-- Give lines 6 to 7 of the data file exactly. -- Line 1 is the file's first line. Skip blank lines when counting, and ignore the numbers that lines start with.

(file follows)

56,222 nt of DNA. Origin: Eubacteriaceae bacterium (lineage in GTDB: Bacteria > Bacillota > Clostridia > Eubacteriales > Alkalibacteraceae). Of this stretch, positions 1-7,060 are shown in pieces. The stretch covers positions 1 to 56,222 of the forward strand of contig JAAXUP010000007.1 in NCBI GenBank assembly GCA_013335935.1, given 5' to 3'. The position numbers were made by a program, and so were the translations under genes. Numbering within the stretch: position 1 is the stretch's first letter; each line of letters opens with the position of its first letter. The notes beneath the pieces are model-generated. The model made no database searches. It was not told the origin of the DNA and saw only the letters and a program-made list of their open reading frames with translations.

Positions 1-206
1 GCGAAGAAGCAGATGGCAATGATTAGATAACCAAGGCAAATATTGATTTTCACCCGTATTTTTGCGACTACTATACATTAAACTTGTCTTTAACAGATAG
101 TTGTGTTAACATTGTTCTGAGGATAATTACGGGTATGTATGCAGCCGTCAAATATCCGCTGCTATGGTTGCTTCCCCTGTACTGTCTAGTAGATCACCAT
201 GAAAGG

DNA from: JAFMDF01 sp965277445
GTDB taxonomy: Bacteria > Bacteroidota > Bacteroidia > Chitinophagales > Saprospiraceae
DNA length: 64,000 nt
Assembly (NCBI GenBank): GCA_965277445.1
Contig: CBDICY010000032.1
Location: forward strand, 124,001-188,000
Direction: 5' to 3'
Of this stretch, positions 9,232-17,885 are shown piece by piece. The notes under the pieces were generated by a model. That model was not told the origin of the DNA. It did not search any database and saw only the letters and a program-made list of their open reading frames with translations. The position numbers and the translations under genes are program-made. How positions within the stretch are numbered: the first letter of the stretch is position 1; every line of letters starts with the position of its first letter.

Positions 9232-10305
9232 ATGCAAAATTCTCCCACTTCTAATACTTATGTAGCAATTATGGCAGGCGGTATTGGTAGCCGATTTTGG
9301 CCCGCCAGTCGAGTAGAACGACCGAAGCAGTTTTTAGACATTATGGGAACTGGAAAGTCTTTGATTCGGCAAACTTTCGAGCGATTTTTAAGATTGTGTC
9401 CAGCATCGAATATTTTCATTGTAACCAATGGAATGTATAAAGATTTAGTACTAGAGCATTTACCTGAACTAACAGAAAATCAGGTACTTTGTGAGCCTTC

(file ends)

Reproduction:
DNA from: JAFMDF01 sp965277445
GTDB taxonomy: Bacteria > Bacteroidota > Bacteroidia > Chitinophagales > Saprospiraceae